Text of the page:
NASA: Webb telescope reveals links between galaxies

UC physicist contributes to analysis of distant galaxies

NASA talked to a University of Cincinnati physicist about the significance of imaging extremely young galaxies using the James Webb Space Telescope.

UC College of Arts and Sciences postdoctoral researcher Keunho Kim was co-author on a research team that published a study in January in the Astrophysical Journal Letters. They examined compact galaxies undergoing high rates of star formation called “green peas.”

A fuzzy blue-green orb represents a distant pea galaxy.

NASA's James Webb Space Telescope captured what is believed to be a 'green pea' galaxy. Image/NASA, ESA, CSA and STScl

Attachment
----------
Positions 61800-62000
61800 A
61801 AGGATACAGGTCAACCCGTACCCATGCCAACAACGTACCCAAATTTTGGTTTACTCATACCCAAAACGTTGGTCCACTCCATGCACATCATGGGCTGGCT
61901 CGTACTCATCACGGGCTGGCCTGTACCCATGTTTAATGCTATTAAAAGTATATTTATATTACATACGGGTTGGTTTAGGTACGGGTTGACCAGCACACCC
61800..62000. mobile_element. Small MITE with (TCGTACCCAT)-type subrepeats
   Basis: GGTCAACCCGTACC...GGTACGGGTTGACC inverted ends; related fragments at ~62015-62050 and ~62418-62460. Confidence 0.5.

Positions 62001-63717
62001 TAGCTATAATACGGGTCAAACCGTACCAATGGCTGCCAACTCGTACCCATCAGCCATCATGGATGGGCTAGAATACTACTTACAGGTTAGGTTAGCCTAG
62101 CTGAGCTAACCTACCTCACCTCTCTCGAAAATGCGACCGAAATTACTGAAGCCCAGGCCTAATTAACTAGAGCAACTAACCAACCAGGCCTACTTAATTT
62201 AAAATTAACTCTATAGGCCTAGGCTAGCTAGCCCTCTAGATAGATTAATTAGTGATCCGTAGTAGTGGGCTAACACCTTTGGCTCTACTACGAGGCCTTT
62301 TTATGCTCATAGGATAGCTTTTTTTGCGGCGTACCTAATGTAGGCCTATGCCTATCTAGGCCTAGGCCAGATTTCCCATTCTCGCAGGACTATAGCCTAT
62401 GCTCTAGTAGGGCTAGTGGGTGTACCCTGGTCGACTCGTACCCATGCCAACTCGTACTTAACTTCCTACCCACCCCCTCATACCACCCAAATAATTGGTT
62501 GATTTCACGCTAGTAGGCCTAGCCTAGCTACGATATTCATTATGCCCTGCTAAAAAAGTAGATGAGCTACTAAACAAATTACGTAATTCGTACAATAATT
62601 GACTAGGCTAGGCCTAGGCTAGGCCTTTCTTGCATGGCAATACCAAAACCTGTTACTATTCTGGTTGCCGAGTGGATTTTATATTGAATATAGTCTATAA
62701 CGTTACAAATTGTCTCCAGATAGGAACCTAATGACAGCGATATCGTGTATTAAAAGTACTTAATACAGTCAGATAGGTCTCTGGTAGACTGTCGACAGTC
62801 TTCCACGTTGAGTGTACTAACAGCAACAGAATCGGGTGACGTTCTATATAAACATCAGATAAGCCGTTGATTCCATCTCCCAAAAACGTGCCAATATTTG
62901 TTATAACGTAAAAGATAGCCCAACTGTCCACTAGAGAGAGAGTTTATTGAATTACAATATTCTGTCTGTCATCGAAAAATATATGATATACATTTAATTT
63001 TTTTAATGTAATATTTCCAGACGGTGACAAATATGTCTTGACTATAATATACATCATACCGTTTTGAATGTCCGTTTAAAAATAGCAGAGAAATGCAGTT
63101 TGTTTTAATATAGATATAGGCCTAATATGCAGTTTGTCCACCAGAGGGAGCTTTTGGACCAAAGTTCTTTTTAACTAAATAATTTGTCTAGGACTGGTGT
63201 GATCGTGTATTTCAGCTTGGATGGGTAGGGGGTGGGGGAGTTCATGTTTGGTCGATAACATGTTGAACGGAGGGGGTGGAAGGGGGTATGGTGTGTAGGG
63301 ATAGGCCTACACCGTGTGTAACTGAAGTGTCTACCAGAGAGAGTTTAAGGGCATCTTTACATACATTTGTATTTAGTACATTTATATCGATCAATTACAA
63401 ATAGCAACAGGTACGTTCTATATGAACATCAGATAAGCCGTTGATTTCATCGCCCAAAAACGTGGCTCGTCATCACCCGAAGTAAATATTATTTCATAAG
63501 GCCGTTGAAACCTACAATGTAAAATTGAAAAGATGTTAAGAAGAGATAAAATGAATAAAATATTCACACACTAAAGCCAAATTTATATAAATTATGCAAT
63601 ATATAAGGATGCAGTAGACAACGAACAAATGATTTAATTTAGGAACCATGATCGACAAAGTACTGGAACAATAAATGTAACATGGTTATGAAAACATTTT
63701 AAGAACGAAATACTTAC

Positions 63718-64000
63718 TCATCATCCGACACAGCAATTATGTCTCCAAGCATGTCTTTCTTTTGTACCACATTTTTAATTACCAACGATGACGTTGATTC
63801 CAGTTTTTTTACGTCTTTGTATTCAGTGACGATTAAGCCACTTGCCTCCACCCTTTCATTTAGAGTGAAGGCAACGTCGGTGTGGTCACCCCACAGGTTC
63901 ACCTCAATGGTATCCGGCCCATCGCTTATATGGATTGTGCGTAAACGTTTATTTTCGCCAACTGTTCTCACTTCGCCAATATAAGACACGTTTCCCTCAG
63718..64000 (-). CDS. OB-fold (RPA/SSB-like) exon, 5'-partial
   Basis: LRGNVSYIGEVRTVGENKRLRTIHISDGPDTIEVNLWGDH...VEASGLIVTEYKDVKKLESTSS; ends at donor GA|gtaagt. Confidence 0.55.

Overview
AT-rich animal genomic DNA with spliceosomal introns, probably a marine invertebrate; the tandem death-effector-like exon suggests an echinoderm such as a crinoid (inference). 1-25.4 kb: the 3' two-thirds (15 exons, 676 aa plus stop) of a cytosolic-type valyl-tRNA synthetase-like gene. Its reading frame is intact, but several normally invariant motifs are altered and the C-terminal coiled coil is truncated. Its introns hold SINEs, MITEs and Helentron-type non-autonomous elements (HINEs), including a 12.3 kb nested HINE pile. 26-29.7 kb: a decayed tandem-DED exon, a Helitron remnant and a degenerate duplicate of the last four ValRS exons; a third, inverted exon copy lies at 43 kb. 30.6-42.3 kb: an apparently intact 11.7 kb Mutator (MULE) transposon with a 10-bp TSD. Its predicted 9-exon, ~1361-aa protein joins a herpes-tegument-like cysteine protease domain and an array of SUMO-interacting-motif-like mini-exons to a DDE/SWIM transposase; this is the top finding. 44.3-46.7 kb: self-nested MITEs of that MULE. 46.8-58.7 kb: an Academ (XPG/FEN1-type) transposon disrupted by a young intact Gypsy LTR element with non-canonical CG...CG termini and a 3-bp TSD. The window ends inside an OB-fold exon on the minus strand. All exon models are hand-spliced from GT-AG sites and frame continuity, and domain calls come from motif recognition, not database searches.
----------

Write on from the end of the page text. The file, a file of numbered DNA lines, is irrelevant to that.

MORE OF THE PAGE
According to NASA, these galaxies depict colors — greens and reds — created by brightly glowing gas clouds.

“Peas may be small, but their star-formation activity is unusually intense for their size, so they produce bright ultraviolet light,” Kim told NASA. “Thanks to ultraviolet images of green peas from Hubble and ground-based research on early star-forming galaxies, it’s clear that they both share this property.”

The telescope was launched into orbit more than a year ago. It's offering the best look to date at distant phenomena in the universe.

Kim's research group presented its findings at the annual meeting of the American Astronomical Society in Seattle.

Read NASA's story.

Featured image at top: NASA's James Webb Space Telescope captured galaxies with properties similar to 'green peas,' young, compact galaxies that generate new stars. Image/NASA, ESA, CSA and STScl

Related Stories